Presentation at RC33 conference on social media

Last week I attended the RC33 conference of the ISA in Sydney, Australia. I participated in two events: a session on social media and a panel session on computational social science, both organized and chaired by Robert Ackland. In the session on social media I talked about my experiences working with Twitter data and the problems, solutions and opportunities involved in using these data. Below are the slides.

The panel session on computational social science we discussed about what it is, what we can do with it as well as computational social science in the era of Big Data. As for the latter part, I do think we gain using the Big Data, although we must acknowledge their limitations. However, I also think that Small Data still has the preference for now. Whereas the use of Big Data particularly involves the analyses of large systems, but still results in fairly descriptive analysis, small data allows for the analysis of specific cases. The benefit of the use of specific cases is that particularly social media data, that are limited when downloaded from SNS’s API’s, can be augmented / enriched by added additional data. If you read our work on social media and web campaigning in general, these analyses always use additional data about parties and their candidates. This way we can move beyond the descriptive analyses of social media.
Of course, computational social science is much more than using large amounts of data. Simulating behavior according to specific rules is also part of it. Still, computer simulation has been around for some decades already and – from my perspective – they still are not widely used. At least not being published about in academic communication journals. An exception in the field I am interested in (political campaigning) is Gulati et al. on modelling voting behavior.

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The transformation from data journalism to computational journalism

Some time now journalism used to be a traditional profession of people investigating issues, talking to sources, writing it down and publishing it. But then the Internet came and journalists when onto the Net, emailing and surfing the Web as a new way to contact sources gather information and disseminate the news.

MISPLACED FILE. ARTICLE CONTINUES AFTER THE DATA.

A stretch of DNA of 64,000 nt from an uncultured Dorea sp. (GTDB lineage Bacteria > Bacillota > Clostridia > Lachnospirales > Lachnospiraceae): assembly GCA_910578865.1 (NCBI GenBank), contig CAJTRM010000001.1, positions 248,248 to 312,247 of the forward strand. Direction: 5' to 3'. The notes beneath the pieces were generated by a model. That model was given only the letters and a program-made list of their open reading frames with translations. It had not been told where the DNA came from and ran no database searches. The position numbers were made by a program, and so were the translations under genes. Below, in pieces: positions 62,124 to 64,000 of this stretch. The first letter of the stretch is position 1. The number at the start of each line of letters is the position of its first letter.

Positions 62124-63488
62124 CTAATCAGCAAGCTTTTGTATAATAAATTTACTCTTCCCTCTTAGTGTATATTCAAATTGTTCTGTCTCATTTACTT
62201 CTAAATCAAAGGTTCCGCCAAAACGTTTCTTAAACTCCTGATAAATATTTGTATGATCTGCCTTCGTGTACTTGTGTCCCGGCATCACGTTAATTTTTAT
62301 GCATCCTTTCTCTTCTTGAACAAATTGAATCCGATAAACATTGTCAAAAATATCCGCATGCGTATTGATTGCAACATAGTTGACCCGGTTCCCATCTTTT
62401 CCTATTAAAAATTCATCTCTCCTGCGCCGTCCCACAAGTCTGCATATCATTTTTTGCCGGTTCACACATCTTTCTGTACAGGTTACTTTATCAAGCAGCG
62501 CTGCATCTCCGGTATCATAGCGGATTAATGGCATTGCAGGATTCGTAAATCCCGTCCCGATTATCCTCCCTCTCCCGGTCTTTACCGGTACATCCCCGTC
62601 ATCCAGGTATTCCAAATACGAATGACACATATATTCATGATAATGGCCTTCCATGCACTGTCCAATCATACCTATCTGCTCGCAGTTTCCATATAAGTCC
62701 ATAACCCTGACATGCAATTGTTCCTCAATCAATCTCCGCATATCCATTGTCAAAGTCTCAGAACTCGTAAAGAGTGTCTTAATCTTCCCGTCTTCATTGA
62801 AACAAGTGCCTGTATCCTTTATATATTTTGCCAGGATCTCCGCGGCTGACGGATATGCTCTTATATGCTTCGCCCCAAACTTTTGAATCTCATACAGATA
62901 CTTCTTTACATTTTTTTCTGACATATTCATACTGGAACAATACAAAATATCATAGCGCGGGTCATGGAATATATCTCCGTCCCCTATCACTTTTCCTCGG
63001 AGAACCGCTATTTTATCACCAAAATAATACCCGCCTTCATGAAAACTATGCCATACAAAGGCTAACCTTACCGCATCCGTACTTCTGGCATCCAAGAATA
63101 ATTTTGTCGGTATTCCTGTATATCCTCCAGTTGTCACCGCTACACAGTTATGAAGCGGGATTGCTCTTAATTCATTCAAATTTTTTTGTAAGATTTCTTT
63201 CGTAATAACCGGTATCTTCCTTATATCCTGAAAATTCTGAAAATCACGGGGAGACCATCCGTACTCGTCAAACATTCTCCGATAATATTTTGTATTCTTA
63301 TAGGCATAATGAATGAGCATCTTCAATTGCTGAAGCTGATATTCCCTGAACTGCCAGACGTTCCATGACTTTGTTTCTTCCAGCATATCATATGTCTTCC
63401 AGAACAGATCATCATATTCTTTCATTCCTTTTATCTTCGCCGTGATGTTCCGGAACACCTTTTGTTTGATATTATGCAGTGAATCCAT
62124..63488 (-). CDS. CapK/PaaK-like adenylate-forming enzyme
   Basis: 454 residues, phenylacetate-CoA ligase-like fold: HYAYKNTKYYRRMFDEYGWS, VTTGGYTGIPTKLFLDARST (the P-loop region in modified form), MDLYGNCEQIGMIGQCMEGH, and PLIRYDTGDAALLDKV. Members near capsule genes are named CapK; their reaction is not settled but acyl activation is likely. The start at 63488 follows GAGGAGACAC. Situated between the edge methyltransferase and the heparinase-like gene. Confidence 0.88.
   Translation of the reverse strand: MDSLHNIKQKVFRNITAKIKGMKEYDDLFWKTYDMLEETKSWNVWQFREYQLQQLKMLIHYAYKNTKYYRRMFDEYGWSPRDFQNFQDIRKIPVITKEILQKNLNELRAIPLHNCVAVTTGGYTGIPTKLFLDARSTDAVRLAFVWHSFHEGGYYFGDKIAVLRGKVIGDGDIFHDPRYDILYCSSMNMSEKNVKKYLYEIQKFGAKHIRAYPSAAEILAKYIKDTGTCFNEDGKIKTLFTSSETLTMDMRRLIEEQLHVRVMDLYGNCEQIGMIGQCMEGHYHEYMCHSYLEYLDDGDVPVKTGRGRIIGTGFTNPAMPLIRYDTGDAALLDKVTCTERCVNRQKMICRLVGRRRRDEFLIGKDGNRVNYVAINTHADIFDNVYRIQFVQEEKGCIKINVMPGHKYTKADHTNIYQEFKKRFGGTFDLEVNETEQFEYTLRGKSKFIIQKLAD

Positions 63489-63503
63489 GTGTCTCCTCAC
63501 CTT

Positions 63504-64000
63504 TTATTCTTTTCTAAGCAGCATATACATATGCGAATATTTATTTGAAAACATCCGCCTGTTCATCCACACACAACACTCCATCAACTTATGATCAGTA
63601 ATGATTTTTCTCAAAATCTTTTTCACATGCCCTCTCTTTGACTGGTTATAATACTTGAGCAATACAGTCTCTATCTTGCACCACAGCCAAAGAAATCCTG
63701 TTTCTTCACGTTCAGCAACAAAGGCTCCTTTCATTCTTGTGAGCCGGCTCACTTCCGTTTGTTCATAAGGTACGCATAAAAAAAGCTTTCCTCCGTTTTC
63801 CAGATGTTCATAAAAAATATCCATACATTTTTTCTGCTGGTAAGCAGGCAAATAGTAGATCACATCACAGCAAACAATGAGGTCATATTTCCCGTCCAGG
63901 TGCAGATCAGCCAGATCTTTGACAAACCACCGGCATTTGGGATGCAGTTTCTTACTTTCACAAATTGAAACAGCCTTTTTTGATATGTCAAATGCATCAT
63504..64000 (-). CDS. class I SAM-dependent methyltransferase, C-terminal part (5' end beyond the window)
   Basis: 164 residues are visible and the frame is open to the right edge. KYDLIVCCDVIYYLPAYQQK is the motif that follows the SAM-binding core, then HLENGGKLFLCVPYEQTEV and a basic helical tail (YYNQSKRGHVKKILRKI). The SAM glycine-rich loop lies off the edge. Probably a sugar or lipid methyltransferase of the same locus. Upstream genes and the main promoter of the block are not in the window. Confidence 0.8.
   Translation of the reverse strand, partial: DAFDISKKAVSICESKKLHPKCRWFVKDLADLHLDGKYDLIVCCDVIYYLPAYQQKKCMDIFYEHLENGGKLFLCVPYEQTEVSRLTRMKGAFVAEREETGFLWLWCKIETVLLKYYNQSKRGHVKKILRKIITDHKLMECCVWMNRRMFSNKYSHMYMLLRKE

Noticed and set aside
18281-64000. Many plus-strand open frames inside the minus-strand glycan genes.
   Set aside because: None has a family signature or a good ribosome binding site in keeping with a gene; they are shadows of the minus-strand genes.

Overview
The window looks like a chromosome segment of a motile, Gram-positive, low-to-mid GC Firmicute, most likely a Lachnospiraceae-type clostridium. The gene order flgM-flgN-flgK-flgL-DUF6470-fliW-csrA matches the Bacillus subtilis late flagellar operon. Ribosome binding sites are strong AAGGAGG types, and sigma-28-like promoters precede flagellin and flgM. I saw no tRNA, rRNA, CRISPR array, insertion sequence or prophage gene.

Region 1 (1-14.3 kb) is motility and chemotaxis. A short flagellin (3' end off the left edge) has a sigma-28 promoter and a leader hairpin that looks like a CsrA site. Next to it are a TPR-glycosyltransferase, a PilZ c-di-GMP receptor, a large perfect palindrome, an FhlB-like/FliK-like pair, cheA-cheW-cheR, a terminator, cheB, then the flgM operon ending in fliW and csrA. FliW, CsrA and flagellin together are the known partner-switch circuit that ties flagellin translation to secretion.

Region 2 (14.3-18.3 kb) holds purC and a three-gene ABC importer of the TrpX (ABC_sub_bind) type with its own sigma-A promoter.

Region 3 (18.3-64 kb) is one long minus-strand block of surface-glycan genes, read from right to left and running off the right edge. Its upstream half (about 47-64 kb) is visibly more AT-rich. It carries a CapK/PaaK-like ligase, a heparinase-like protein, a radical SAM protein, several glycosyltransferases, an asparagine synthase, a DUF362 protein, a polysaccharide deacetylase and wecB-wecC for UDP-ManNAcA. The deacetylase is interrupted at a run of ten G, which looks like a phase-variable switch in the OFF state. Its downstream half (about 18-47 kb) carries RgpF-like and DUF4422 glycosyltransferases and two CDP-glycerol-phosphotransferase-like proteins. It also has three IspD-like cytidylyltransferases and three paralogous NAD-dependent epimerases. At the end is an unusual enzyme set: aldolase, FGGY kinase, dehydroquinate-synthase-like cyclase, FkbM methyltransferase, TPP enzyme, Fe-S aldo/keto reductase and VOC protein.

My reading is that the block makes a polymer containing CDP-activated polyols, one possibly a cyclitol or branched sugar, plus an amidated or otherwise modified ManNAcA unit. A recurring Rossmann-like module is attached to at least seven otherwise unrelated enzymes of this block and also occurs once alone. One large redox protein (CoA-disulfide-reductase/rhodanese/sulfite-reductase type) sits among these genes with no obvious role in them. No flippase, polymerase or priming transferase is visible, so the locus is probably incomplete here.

Ultimately, this evolved into a new type of journalist, one that collects data freely available on the Net and aggregates this in such a way it reveals new insights. This is called data journalism. Now there appears even another type of journalist, one that computes: computational journalism. I would suggest that computational journalism is an extension of data(-driven) journalism. Of course data as such are meaningles and only through some filtering – aggregation, comparisons etc – sense can be made of the large amounts of data, possibly made easier through the use of visualizations.
Data and computational journalism especially used in investigative journalism has been around for quite some time already. However, it received a great push through the use of APIs and the increased accessibility of databases through the Internet in general. The data repository of the Guardian is a good example of the latter. Still, analyzing data and visualizing the findings to convey the message of the journalist can be quite tricky. A source on creative data visualisation or visualisations gone wrong can be found at Flowing Data.
The video below is a lecture on computational journalism’s agenda Journalism and Media Studies Centre of Hong Kong University
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Media Research Seminar: Computational Journalism: Mapping the Research Agenda from JMSC HKU on Vimeo.

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